The title of this paper is an homage to David Goldberg's classic paper “What Every Computer Scientist Should Know About Floating-Point Arithmetic” [goldberg]. Goldberg's paper is still not widely known, although it should be a prerequisite for anybody daring to touch a keyboard for serious programming.
Read the comments too, they are interesting.
You may wonder whether you need to understand stuff like how a DRAM cell is implemented using a capacitor and a transistor or how a SRAM cell is implemented using six transistors. Here is what one reader says:
There are programmers out there, who write memory controller configuration code for boot loaders. I have done it and knowing the electrical design of memory cells really helped to answer simple questions like why the hell does DRAM need a configurable controller while the onchip SRAM is nicely ready for use right after powerup.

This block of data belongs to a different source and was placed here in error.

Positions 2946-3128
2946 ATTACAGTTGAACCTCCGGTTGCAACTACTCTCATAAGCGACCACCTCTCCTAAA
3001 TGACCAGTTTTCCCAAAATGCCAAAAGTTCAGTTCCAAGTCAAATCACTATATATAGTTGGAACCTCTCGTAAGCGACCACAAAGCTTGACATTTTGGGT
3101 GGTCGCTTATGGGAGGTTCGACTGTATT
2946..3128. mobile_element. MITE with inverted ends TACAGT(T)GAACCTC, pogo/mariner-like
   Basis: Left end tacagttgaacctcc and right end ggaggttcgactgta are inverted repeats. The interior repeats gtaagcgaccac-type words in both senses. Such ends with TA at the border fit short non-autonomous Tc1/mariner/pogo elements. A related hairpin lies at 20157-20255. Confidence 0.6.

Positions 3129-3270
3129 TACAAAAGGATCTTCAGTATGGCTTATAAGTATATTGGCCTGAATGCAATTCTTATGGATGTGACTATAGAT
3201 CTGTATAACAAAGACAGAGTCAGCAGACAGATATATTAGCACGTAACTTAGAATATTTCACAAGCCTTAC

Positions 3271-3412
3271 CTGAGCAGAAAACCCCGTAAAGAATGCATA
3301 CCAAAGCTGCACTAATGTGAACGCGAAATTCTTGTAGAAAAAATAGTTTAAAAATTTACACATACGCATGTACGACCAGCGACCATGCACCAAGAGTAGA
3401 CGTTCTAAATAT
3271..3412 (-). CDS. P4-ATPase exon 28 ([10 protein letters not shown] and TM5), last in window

Another reader suggests:
Personally, I think it is useful to have a reasonable knowledge one level of abstraction down, and one level of abstraction up. There are a number of reasons for this:
This is especially important for systems programmers -- the target of this article. If I'm designing a kernel, or a virtual machine (as in JVM, or .net runtime), or a high-performance systems library, I want to design it in such a way that it can take advantage of possible future underlying technologies.
It's not too difficult get a feel of the impact of memory architecture - here is a simple experiment.